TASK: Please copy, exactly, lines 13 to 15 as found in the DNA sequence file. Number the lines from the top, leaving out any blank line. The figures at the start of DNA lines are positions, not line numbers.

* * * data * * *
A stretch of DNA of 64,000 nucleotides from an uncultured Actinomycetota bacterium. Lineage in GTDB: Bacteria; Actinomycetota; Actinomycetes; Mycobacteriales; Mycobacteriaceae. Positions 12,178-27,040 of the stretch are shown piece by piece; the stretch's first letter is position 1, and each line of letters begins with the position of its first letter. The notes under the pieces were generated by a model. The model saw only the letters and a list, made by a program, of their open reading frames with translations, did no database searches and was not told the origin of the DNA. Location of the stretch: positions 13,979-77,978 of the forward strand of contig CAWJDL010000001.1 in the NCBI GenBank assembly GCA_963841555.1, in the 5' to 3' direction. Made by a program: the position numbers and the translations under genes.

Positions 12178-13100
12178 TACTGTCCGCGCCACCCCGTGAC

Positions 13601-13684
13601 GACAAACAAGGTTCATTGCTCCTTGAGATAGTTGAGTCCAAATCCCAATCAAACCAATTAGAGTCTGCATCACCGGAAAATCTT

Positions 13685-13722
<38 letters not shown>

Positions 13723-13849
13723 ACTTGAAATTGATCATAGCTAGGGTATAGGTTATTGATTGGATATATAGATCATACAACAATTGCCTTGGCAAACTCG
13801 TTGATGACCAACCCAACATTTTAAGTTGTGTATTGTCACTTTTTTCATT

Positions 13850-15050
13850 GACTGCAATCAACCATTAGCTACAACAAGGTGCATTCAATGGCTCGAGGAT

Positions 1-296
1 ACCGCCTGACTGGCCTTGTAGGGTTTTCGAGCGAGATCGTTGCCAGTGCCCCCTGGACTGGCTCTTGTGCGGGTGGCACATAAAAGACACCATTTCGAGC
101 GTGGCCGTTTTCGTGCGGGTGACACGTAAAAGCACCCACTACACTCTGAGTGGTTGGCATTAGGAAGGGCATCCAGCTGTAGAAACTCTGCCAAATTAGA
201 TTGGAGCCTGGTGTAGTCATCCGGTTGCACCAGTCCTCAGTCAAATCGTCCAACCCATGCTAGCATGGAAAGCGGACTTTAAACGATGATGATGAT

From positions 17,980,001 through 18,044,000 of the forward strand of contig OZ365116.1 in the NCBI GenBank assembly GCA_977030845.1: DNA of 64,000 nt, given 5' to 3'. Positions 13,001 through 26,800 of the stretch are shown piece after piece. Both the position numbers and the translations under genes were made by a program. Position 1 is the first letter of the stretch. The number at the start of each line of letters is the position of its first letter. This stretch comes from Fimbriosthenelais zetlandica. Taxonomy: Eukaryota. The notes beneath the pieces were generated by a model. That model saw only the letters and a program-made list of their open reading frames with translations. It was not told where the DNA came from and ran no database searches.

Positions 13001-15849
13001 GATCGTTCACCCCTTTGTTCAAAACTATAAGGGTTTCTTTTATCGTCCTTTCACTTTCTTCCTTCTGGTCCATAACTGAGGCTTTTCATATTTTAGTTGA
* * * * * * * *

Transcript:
Positions 1-296
1 ACCGCCTGACTGGCCTTGTAGGGTTTTCGAGCGAGATCGTTGCCAGTGCCCCCTGGACTGGCTCTTGTGCGGGTGGCACATAAAAGACACCATTTCGAGC
101 GTGGCCGTTTTCGTGCGGGTGACACGTAAAAGCACCCACTACACTCTGAGTGGTTGGCATTAGGAAGGGCATCCAGCTGTAGAAACTCTGCCAAATTAGA